Stable Isotope Fractionation in Grasshopper Assemblages Along an Elevation Gradient
Matthew J. Kohn, Cesar R. Nufio (University of Colorado-Boulder), and Samatha Evans
Insects comprise over three quarters of all animal species, yet studies of body water isotopic composition are limited to only the cockroach, the hoverfly, and chironomid flies. These studies suggest that oxygen and hydrogen isotopic compositions in body water are primarily controlled by dietary water sources, with modification from respiratory and metabolic processes. In particular, outward diffusion of isotopically depleted water vapor through insect spiracles at low humidity enriches residual body water in 18O and 2H (D). Stable isotope compositions (d18O and dD) also respond to gradients in elevation and humidity, but these influences remain poorly understood. In this study, we measured grasshopper body water and local vegetation isotopic compositions along an elevation gradient in Colorado to evaluate three hypotheses: 1) Insect body water isotopic composition is directly related to food source water composition 2) Water vapor transport alters body water isotopic compositions relative to original diet sources, and 3) Elevation gradients influence isotopic compositions in insect body water.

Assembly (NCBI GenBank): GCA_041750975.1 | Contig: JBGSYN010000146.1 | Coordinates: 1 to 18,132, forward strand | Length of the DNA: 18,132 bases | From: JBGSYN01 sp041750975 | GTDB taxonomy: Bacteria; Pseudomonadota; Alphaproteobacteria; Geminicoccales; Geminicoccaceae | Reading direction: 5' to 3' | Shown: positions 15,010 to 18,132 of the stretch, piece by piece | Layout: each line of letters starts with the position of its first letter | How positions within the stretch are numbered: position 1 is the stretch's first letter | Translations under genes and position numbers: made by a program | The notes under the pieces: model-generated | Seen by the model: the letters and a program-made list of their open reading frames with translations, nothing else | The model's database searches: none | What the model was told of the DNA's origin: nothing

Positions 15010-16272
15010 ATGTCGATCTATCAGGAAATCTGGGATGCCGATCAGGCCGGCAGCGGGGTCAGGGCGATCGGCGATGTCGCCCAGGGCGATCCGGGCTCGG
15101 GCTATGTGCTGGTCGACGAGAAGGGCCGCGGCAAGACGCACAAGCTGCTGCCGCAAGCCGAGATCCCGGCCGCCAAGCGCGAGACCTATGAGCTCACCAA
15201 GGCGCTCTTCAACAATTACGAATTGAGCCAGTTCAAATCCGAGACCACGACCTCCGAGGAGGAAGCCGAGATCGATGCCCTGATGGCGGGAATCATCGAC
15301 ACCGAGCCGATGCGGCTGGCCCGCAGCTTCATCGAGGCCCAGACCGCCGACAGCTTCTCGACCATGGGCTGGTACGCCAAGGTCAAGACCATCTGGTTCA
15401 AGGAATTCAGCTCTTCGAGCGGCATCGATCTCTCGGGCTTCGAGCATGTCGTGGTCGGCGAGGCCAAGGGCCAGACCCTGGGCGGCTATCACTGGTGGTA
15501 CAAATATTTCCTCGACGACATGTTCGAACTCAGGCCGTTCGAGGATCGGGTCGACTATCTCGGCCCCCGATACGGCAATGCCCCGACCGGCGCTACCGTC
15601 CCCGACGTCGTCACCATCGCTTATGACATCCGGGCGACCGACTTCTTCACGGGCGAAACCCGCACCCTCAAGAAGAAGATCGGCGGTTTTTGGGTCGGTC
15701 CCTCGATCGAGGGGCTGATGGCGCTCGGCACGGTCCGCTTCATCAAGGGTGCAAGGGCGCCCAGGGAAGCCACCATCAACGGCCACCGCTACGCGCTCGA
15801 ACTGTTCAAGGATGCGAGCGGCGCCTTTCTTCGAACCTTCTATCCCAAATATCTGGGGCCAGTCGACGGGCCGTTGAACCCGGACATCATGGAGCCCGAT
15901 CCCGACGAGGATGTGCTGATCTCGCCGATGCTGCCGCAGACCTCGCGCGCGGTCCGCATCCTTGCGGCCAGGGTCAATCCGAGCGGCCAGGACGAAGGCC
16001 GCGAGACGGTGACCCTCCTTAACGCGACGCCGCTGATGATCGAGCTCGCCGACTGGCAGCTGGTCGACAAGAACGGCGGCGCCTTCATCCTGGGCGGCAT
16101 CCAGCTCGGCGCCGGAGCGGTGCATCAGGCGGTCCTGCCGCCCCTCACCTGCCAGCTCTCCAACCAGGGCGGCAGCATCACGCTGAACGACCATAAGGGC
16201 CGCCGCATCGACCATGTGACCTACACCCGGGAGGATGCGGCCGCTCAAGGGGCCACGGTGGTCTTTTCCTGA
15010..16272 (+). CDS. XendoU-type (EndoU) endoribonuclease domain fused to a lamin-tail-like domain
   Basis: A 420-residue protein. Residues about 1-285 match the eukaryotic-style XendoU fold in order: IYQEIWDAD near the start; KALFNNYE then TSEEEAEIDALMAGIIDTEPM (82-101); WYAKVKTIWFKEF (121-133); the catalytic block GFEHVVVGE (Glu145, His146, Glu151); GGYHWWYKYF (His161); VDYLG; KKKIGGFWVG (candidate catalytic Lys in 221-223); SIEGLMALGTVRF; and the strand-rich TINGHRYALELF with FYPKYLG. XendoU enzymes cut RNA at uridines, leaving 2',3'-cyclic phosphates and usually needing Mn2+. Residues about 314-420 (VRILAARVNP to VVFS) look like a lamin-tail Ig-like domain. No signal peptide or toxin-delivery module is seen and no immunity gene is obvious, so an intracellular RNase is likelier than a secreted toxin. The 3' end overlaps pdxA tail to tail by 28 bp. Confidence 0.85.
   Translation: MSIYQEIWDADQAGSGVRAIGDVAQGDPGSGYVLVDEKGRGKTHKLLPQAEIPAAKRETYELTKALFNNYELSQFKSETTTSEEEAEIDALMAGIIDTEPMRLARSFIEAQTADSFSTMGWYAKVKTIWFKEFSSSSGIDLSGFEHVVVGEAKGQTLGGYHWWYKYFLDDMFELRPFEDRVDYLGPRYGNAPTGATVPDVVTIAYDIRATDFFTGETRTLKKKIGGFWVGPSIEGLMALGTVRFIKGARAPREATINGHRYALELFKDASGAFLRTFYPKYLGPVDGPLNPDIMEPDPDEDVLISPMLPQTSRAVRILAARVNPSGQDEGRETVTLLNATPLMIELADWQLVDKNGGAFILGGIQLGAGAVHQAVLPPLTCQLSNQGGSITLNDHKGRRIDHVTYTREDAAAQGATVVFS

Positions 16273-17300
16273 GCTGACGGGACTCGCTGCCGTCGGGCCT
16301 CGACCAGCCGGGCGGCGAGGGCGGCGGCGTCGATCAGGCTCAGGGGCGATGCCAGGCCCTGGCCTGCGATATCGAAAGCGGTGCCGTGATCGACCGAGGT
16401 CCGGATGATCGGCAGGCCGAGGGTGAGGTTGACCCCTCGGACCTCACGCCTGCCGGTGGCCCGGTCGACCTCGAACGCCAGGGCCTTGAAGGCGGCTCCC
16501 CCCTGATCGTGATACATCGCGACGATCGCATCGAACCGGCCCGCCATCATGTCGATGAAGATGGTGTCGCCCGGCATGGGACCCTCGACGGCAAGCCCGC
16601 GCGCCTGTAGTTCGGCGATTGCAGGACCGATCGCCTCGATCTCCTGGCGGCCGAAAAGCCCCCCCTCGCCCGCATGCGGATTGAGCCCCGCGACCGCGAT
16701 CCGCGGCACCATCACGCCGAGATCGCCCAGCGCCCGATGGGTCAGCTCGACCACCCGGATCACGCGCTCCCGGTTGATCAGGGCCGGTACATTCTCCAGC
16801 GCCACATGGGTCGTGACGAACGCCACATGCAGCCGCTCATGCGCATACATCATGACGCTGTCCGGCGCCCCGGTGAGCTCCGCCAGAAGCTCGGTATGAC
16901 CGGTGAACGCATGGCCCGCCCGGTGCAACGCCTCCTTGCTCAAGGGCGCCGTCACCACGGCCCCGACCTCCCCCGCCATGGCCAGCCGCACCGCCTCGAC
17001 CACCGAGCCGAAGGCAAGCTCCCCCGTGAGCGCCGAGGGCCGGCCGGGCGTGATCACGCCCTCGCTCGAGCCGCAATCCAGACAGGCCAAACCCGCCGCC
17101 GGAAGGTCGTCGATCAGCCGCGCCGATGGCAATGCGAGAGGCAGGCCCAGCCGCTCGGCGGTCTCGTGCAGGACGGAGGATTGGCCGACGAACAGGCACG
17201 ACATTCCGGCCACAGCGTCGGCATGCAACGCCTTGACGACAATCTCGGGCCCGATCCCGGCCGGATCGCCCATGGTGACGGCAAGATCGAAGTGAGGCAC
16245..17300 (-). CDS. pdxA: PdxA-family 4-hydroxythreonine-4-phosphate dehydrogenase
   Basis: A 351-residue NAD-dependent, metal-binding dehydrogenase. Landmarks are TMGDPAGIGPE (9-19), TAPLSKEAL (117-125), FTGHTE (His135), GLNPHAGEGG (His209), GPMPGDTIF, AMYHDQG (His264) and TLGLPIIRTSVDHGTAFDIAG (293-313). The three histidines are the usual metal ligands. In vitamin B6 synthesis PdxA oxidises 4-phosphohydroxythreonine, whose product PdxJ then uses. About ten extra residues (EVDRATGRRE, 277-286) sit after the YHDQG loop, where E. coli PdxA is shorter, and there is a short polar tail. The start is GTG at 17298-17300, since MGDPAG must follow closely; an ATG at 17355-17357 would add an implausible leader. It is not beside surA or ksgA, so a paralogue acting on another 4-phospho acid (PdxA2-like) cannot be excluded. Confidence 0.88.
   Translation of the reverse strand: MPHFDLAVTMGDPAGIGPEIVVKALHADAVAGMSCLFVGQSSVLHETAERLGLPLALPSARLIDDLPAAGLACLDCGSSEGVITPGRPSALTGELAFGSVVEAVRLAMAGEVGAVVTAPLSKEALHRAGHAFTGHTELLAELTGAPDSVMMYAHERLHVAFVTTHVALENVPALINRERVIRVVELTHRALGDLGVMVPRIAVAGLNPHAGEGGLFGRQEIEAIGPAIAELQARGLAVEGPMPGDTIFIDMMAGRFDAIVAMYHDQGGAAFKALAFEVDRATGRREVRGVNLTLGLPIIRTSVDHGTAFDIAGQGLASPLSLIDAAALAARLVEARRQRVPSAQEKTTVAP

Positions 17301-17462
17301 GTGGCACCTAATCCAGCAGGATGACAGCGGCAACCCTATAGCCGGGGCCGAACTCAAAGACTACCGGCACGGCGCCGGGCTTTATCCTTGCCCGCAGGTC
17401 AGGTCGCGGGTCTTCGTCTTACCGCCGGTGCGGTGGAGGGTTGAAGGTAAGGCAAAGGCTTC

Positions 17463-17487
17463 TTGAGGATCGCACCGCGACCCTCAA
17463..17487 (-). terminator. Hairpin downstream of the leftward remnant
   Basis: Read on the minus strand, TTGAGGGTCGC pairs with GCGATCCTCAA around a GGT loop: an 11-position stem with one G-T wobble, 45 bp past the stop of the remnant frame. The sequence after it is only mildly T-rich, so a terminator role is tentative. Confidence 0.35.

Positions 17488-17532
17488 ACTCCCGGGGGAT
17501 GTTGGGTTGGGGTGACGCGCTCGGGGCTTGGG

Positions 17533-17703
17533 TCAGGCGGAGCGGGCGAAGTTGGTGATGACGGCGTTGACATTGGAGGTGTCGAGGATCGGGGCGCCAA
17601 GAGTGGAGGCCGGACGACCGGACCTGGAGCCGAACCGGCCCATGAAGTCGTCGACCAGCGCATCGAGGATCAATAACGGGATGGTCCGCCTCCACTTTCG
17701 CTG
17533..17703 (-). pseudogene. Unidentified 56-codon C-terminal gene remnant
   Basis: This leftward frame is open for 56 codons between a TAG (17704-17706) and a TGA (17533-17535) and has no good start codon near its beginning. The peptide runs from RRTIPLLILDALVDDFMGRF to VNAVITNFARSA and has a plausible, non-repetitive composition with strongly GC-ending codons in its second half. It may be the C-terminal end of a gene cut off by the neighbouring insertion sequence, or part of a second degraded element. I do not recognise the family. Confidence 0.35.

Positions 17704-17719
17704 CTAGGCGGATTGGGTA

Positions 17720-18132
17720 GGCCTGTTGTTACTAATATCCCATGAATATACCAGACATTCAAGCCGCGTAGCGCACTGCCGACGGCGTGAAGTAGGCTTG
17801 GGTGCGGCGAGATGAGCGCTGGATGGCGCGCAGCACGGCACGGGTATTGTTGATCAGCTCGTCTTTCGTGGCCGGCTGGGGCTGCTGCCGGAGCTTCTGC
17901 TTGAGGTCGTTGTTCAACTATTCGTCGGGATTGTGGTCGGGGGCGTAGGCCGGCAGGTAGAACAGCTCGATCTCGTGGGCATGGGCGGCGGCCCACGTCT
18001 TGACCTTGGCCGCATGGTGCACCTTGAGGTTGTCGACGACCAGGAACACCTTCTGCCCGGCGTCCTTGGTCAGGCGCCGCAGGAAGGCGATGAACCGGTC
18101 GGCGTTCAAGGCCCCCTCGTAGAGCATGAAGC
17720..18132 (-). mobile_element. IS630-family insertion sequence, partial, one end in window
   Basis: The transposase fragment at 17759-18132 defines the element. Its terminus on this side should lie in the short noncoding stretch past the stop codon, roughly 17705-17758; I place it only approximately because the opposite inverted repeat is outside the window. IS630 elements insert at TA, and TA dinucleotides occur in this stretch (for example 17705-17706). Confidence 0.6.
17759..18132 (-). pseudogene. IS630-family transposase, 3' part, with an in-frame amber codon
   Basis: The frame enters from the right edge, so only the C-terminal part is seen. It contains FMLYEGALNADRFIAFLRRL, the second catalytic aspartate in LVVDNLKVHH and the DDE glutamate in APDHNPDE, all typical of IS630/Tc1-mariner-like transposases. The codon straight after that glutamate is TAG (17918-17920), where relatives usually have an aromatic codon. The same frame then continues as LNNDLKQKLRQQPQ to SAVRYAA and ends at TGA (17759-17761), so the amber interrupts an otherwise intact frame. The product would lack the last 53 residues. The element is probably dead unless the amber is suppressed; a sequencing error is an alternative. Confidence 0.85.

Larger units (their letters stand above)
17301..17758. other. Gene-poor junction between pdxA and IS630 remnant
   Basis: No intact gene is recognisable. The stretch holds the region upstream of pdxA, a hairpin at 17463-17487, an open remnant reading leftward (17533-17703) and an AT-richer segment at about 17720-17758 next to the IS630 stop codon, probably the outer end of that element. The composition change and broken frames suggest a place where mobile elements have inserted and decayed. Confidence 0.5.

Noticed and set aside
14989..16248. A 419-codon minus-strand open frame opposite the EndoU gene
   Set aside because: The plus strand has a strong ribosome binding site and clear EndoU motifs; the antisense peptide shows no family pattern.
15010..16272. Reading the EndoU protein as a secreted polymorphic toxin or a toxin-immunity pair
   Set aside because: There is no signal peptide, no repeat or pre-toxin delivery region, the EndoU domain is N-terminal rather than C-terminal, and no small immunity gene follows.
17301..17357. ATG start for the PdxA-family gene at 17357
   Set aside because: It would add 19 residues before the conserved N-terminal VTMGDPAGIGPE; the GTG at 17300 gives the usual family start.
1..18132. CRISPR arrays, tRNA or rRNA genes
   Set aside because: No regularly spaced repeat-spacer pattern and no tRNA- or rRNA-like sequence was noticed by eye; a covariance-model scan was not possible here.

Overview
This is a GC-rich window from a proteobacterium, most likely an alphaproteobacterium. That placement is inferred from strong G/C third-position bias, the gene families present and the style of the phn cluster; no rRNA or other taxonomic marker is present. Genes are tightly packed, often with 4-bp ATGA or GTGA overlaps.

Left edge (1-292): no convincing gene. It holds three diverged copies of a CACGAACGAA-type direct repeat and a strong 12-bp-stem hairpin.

Thirty-five species of grasshopper were collected from 14 locations in Colorado grasslands, ranging in elevation from 450 to 800 meters (1500 to 2600 feet; n=131). Body water was distilled from previously frozen grasshopper specimens using a vacuum extraction line, furnaces (90 °C), and liquid nitrogen traps. Water samples were then analyzed for d18O and dD on an LGR Liquid Water Isotope Analyzer, housed in the Department of Geosciences, Boise State University.
Grasshopper body water isotopic compositions show wide variation, with values ranging between -76.64‰ to +42.82‰ in δD and -3.06‰ to +26.78‰ in δ18O. Precipitation δ18O values over the entire Earth excluding the poles vary by approximately 30‰, comparable to the total range measured in our single study area. Most grasshopper values deviate from the global meteoric water line relating d18O and dD in precipitation, consistent with evaporative enrichment in food (plants) due to plant transpiration. However, grasshopper body water from any given location is further enriched in 18O and D relative to food. Isotopic values decrease slightly with increasing elevation, but some specific grasshopper species appear more sensitive to elevation. Overall, evaporative enrichment of 18O and D in this relatively dry environment appear the strongest factors influencing grasshopper compositions.